UW’s Matching Funds Pledge for Intellectual House Spurs Donations

The University of Washington’s recent pledge of $5 million to match gifts made to support the $10.6 million Intellectual House budget has already served as a catalyst for the project’s fundraising efforts.

Community, faculty, and tribal members have all stepped forward with contributions to help build the longhouse-style facility (formerly known as the House of Knowledge) that is scheduled to open in 2014 on the UW Seattle campus.

The President’s Minority Community Advisory Committee (MCAC) has come together to donate $5,000, reaching the giving level that will allow their name to be listed on the building’s donor wall. Several faculty in the UW Department of American Indian Studies are pooling a gift as well. The Suquamish Tribe, which has been giving approximately $15,000 annually to the project since its inception, just made another $10,000 contribution.

To join these groups and the UW in support of the Intellectual House, make a gift here.

“The UW’s pledge of $5 million in matching funds demonstrates the University’s commitment to realizing this 35-year dream of having a longhouse-style building, a ‘home away from home’ for Native students, built on the Seattle campus,” said Charlotte Coté, UW associate professor of American Indian studies and chair of the Intellectual House Planning and Advisory Committee.

The 19,000-square foot Intellectual House will provide a multi-service learning and gathering space for Native American students, faculty, staff, and others from various cultures and communities. It will feature a large central gathering space, meeting and classroom space, student lounge, computer and resource room, kitchen, and office space, and is expected to help UW improve recruitment, retention, and graduation rates for Native students, while honoring the region’s tribes.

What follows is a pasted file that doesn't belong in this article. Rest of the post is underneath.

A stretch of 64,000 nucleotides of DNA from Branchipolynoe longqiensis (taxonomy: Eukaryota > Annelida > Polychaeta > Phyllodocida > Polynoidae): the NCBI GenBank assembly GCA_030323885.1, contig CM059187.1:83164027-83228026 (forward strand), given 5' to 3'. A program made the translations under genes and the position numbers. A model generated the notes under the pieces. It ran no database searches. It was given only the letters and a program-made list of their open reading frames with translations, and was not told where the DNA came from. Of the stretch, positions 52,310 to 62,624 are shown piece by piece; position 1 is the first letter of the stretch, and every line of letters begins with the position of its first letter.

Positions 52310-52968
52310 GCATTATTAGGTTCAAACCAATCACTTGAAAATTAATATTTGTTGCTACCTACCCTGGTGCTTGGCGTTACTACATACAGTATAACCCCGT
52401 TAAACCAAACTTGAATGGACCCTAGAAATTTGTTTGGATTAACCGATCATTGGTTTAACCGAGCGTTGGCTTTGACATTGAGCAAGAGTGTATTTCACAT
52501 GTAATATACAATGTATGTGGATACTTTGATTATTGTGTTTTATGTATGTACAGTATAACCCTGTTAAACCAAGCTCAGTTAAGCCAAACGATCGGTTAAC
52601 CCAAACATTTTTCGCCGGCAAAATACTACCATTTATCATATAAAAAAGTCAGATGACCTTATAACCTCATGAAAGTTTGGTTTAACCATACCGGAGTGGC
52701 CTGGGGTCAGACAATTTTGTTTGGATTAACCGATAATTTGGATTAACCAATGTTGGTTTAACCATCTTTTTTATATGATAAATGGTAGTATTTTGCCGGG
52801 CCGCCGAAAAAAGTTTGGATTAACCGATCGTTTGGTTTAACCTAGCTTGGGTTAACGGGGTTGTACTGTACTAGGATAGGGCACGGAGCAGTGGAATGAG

In addition to the recent matching funds pledge, the Intellectual House also received a new Coast Salish name gifted by the late Vi Hilbert, an esteemed elder of the Upper Skagit Tribe. The name, , is a Lushootseed language word that means Intellectual House. Hilbert’s granddaughter and a practicum supervisor for the UW School of Social Work, Jill La Pointe, recorded an audio pronunciation of the name. Listen to the name here.

“Choosing a Coast Salish name for the Intellectual House not only recognizes and pays homage to the people whose land it will be built on, but using a name gifted to us by our respected Coast Salish elder, the late Vi Hilbert, also honors her legacy as a cultural leader and educator,” Coté added.

The planning and design of the facility has been precedent setting, with integral involvement of tribes, elders, students, and the community. The project is led by the Intellectual House Planning and Advisory Committee, which received the Multicultural Alumni Partnership’s Samuel E. Kelly Award in 2010. The committee is comprised of UW faculty, staff, students, and regional tribal representatives.

Seattle-based Jones & Jones is the project architect, known for designing the Smithsonian National Museum of the American Indian in Washington, D.C., as well as campus longhouse facilities at the University of Oregon, Evergreen State College and North Idaho College. Johnpaul Jones, the firm’s founding partner, has a distinguished 40-year career and a design philosophy that stems from his Cherokee-Choctaw ancestry.

The state provided $300,000 in pre-design funding for the UW Intellectual House and the Confederated Tribes and Bands of the Yakama Nation will donate lumber worth an estimated $91,000.

For more information, please visit the Intellectual House web site.

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